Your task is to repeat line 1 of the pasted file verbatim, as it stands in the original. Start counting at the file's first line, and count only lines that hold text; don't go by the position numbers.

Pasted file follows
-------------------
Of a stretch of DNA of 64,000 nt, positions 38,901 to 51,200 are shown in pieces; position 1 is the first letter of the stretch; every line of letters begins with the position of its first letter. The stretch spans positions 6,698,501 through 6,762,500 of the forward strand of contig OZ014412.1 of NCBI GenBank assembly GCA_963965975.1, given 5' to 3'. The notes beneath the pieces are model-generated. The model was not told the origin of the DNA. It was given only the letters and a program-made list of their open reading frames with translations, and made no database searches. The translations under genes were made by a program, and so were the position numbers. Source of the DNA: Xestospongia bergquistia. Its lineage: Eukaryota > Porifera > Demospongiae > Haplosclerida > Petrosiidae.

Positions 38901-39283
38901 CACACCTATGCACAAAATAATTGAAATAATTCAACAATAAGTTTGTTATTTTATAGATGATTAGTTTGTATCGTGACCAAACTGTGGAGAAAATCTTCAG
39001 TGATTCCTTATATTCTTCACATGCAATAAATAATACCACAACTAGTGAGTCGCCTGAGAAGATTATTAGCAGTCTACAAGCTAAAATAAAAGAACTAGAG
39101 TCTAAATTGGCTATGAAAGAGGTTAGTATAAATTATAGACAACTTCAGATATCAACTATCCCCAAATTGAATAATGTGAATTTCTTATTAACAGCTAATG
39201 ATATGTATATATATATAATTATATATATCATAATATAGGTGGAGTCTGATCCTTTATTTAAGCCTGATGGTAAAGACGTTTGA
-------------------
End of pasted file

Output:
Of a stretch of DNA of 64,000 nt, positions 38,901 to 51,200 are shown in pieces; position 1 is the first letter of the stretch; every line of letters begins with the position of its first letter. The stretch spans positions 6,698,501 through 6,762,500 of the forward strand of contig OZ014412.1 of NCBI GenBank assembly GCA_963965975.1, given 5' to 3'. The notes beneath the pieces are model-generated. The model was not told the origin of the DNA. It was given only the letters and a program-made list of their open reading frames with translations, and made no database searches. The translations under genes were made by a program, and so were the position numbers. Source of the DNA: Xestospongia bergquistia. Its lineage: Eukaryota > Porifera > Demospongiae > Haplosclerida > Petrosiidae.